At one point in the Nightmare on 95 East Regionals roller derby championship game on Sunday, I watched the eventually victorious Gotham Girls forcing the Philly Roller Girls to essentially spend around a minute — which felt like hours — trying to figure out how to move a starting pack that was standing around preventing the jammers from getting anywhere. Some fans got up and started booing, and Philly finally broke out of it to grab lead jam, but the prevalence of the stalemate start pervaded the oft-exciting, oft-frustrating tournament.
I found myself in the middle of a Twitter conversation on the tactic, an ongoing discussion that often invokes the disgust of skaters, refs and fans alike. To see two talented teams stand around behind the start line for a minute is good strategy for the team that’s ahead and in control of the bout — but it’s not very fan friendly.
I haven’t really had an issue with teams taking knees or making other tactical maneuvers to frustrate the opposing jammer and force the other team to counter because, in large part, they lead to a no-pack situation that allows the jammer an opportunity to break through and the game moves on. Strategies that lead to long bouts of non-action are less welcome.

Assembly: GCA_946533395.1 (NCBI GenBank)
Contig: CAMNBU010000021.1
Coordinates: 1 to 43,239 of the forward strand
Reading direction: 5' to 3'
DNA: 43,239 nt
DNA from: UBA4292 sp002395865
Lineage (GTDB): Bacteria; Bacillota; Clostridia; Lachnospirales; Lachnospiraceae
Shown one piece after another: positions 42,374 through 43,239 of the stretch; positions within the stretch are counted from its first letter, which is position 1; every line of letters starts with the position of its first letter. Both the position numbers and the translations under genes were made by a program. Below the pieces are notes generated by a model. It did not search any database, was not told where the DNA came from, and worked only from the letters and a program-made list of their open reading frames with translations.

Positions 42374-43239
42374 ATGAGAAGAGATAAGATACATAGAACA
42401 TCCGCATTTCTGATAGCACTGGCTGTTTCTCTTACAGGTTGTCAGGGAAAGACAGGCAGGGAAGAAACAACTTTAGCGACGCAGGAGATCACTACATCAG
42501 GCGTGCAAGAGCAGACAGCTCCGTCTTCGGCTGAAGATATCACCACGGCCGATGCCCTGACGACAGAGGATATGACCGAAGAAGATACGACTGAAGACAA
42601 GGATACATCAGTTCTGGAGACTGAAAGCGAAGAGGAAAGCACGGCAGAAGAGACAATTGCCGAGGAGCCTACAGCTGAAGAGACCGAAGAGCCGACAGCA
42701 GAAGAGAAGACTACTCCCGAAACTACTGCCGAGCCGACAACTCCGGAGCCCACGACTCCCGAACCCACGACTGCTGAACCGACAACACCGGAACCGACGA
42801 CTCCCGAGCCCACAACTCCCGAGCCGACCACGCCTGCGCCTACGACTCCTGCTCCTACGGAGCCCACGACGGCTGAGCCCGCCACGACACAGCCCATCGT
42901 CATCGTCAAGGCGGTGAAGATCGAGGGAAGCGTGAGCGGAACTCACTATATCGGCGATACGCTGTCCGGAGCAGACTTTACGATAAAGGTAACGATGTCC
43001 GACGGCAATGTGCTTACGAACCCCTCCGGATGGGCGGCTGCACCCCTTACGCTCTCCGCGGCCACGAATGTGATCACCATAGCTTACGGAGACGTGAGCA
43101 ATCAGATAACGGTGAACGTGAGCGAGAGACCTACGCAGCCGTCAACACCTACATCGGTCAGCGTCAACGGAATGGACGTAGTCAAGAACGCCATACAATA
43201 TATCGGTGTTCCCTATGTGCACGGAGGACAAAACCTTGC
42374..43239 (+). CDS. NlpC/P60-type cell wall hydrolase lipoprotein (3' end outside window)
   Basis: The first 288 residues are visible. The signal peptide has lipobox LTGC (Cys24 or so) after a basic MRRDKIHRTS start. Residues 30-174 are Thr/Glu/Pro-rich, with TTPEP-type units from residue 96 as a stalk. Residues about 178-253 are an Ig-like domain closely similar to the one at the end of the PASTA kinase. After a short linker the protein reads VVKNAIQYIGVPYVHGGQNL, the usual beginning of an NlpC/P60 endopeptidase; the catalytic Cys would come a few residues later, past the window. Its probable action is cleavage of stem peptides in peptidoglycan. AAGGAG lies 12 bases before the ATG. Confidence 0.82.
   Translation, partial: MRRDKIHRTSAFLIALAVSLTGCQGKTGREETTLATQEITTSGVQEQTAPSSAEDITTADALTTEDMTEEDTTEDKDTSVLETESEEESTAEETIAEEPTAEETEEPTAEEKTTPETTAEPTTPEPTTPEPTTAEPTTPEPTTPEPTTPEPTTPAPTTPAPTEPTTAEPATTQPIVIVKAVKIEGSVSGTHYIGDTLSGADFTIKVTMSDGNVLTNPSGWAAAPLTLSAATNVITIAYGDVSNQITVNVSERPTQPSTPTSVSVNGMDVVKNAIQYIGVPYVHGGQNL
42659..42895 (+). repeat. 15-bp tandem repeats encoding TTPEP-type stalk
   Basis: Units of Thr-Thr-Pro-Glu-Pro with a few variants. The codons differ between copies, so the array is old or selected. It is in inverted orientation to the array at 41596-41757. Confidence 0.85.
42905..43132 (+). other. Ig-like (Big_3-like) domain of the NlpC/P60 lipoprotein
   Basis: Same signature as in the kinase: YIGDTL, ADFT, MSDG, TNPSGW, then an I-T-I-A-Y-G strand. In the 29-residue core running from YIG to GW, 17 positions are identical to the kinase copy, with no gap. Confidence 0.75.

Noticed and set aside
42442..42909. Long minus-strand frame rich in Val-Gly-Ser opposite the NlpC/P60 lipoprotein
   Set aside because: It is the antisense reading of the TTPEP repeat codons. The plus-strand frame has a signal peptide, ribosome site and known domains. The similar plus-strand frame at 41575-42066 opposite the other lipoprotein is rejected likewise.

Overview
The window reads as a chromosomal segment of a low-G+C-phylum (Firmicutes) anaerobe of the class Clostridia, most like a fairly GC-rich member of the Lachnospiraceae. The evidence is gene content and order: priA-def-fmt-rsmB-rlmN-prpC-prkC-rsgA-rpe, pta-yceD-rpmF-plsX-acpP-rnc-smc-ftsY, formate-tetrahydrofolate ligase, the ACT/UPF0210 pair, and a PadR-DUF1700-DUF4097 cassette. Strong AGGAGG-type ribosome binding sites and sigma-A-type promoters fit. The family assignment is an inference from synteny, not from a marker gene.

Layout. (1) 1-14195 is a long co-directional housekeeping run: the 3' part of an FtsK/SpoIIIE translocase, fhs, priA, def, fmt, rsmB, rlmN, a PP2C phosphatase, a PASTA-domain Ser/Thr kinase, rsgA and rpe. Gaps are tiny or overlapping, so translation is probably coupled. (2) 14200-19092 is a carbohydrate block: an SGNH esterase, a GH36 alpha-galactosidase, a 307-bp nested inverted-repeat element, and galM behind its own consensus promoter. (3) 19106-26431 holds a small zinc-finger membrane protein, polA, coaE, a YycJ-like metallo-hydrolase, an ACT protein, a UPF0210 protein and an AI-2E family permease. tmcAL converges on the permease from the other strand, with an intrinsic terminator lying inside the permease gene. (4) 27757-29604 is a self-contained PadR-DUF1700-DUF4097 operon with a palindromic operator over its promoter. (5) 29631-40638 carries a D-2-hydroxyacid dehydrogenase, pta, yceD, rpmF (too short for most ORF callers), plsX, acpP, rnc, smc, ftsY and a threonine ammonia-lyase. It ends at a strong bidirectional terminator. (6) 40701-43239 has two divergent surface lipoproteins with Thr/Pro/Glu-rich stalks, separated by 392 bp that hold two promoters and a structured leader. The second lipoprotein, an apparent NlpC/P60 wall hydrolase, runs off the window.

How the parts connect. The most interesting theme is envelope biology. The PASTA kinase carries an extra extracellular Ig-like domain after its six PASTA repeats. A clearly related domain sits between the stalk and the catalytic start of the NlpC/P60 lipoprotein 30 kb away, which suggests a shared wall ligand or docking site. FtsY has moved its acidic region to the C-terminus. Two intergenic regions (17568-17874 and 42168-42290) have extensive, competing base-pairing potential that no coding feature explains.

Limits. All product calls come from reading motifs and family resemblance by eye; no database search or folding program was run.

With the success of the Gotham, other leagues will follow suit bringing the sport to a crawl … unless the ruling body Women’s Flat-Track Derby Association does something about it. Skater/ref Hannah Grenade observed that she has seen games with the LA Derby Dolls where the jammers are just sent anyway. And as the Wreckin Roller Rebels of Denver noted, the sport of roller derby is still so new that teams are finding ways around the current rules, so those running the sport will also learn to adapt.
Maybe so. But while teams like Gotham can win bouts with this tactic, the more important reaction was not how Philly countered, but the fans’ response. If we create a sport that bores fans, causes them to boo stall tactics and makes them not want to return to roller derby events, that means more than anything else. Sure, teams can win with a strategy that takes the excitement out of a sport … but if we alienate fans in the process, we all lose.
UPDATE: Both Oz coach Flyin Phil (in the comments) and Ithaca’s SufferJets (via Twitter) noted that WindyMan has an outstanding, detailed blog entry on this that includes a potential solution. Well worth reading!